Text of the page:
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Comparison of ultrasound-guided transversus abdominis plane block with sub-arachnoid block for open inguinal hernia repair

 Department of Anesthesiology, Shri Ram Murti Smarak Institute of Medical Sciences, Bareilly, Uttar Pradesh, India

Correspondence Address:
Vishwadeep Singh,
Department of Anesthesiology, Shri Ram Murti Smarak Institute of Medical Sciences, Bareilly - 243 202, Uttar Pradesh
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Source of Support: None, Conflict of Interest: None

DOI: 10.4103/aer.aer_107_21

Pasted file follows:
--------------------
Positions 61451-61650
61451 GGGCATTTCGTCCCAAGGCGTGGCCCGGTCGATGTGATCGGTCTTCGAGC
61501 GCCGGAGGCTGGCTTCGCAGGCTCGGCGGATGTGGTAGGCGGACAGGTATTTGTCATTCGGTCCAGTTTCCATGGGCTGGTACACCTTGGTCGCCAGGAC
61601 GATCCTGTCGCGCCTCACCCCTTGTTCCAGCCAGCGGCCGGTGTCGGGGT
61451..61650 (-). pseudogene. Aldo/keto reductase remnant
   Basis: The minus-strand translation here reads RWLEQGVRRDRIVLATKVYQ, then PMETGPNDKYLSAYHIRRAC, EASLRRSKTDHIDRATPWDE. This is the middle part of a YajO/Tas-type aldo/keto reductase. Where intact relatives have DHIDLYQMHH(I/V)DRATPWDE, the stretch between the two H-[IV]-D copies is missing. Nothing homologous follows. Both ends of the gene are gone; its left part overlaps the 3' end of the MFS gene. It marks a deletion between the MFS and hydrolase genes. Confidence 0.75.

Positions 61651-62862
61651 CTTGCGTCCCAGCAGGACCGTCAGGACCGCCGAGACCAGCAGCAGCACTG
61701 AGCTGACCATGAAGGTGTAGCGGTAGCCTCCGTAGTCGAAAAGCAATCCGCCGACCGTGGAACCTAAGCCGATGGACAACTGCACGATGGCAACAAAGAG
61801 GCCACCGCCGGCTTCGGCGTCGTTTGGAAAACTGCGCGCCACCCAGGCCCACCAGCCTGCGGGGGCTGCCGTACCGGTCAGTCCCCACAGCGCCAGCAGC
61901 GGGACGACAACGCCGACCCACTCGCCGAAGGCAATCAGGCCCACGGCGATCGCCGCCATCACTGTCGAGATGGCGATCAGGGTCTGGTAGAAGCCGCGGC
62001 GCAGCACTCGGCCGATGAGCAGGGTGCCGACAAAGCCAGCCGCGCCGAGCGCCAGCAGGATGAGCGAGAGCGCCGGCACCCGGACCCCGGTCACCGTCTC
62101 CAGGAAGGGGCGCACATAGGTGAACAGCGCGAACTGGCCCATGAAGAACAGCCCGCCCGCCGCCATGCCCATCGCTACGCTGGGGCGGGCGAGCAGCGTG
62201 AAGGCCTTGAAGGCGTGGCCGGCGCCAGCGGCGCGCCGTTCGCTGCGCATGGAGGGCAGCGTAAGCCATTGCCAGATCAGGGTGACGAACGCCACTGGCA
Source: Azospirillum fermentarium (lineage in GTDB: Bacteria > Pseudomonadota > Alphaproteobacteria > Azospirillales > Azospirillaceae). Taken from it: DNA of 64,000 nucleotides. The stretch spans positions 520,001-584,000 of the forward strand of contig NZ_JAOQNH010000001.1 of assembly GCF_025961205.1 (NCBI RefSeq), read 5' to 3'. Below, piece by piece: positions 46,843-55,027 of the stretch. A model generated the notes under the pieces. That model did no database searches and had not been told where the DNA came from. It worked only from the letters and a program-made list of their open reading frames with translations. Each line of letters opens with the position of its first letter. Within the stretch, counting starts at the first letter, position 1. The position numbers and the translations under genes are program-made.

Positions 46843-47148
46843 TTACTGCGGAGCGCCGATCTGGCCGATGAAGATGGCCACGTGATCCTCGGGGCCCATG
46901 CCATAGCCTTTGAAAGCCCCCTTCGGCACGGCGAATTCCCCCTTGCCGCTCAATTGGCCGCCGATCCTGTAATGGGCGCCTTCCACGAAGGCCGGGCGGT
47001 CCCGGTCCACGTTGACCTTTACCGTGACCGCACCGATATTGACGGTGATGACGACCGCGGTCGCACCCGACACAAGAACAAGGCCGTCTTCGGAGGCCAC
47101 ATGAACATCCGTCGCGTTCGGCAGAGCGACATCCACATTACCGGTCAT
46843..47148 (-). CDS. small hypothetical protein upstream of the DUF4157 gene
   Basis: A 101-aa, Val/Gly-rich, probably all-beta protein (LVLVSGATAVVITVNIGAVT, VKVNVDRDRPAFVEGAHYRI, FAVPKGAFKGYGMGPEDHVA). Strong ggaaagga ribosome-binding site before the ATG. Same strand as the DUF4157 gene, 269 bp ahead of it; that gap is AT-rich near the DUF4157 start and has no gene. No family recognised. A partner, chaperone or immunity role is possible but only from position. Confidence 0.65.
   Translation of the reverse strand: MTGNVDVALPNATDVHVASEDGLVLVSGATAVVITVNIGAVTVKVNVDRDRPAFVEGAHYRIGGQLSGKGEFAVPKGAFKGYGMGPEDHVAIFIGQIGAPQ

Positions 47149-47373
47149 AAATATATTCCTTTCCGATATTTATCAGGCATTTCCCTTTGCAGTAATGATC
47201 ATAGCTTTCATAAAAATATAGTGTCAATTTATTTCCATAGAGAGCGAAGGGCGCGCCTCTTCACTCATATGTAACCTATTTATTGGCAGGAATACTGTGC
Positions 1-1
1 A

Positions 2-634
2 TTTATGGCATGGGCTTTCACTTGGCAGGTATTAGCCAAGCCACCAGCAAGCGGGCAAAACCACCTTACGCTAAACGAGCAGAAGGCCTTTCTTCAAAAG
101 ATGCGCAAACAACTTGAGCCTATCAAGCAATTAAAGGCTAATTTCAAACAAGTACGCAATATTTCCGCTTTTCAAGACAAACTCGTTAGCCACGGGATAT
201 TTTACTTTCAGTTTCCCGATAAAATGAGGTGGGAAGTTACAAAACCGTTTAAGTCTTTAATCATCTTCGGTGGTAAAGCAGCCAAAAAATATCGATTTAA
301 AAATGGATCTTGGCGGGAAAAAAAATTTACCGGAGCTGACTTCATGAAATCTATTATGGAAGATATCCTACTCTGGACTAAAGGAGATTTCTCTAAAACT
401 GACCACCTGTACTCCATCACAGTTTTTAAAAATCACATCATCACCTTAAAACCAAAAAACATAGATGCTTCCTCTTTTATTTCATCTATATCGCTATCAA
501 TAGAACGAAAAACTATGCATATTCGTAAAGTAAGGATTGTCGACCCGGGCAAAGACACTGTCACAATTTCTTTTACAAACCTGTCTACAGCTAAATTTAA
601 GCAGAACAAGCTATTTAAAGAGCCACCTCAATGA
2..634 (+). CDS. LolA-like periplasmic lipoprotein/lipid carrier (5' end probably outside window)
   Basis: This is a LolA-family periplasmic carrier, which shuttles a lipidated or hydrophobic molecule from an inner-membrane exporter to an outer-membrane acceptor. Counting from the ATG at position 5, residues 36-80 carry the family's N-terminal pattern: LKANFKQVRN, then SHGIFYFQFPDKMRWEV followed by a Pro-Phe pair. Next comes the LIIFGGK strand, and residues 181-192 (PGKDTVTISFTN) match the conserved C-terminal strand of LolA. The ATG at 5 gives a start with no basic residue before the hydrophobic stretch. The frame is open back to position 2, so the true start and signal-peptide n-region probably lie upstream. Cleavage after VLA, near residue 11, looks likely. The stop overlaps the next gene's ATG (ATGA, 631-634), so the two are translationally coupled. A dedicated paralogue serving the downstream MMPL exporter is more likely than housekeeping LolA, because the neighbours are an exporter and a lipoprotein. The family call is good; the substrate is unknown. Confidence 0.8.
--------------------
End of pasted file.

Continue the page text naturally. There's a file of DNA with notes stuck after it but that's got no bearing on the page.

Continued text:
Background: Open inguinal hernia repair is one of the routine day-care procedures performed across the world. A multitude of anesthetic techniques have been outlined for painless inguinal hernia repair, comprising general anesthesia and regional anesthesia such as spinal, epidural, and nerve blocks; with regional anesthetic techniques often favored for uncomplicated open inguinal hernia repair. Ultrasound-guided peripheral nerve blocks have made rapid strides and are gaining popularity because of the reduced incidence of adverse events. Aims: We aim to compare the efficacy of two regional anesthesia techniques to compare the adequacy of surgical anesthesia and their efficacy to ease postoperative pain with least potential side effects. Settings and Design: This prospective, interventional, single-centric, double-blind, randomized, parallel-group, active-controlled, Helsinki protocol-compliant clinical study was registered with the Clinical Trial Registry of India (CTRI/2021/04/033109). It was conducted after obtaining written informed consent from all patients and approval from the institutional review board. Materials and Methods: Sixty patients of American Society of Anesthesiologists physical status classes I/II, in the age group of 18–60 years of either sex, scheduled for elective open inguinal hernia repair, were enrolled into two groups of 30 patients each according to the anesthetic technique used. Group T comprised patients receiving ultrasound-guided transversus abdominis plane block (TAP block), whereas the Group S comprised patients administered spinal anesthesia for elective open inguinal hernia repair. The primary end points of this study were to assess the adequacy of surgical anesthesia and duration of postoperative analgesia, whereas the secondary end points included assessment of patients' hemodynamic profile post institution of the block and comparing the incidence of adverse events associated with the two techniques. Statistical Analysis: SPSS version 20.0 was used for analysis. Frequency, mean distribution, standard deviation, Chi Square test and student t Test were calculated to p value. P < 0.05 was considered statistically significant. Continuous variables were expressed as mean + SD, whereas categorical variables were expressed as absolute numbers and percentages. Intergroup nominal categorical data were compared by Chi-square test. Results: The visual analog scale score was found significantly lower in Group T at all time points except immediate postsurgery (3, 6, 12, 24, and 48 h) as compared to Group S (0.357 ± 0.4880 vs. 1.393 ± 1.8527; P = 0.006, 1.393 ± 0.4973 vs. 2.893 ± 2.3148; P = 0.001, 2.429 ± 0.9201 vs. 3.321 ± 2.0377; P = 0.039, 1.214 ± 0.4179 vs. 2.286 ± 1.9217; P = 0.006, and 1.143 ± 0.3563 vs. 1.643 ± 1.5685; P = 0.106, respectively), and the duration of postoperative analgesia was highly significant (P < 0.001) in Group T (724.00 ± 103.2914 min) as compared to Group S (256.643 ± 73.4218 min). Difference in the number of rescue analgesics administered over the first 24 and 24–48 h was significantly higher in the spinal group which comprised patients administered with the TAP block. Conclusion: Ultrasound-guided TAP block provides better intra-operative and postoperative analgesia as compared to subarachnoid block especially in respiratory and cardiovascular cripples without any significant adverse events and hemodynamic changes.

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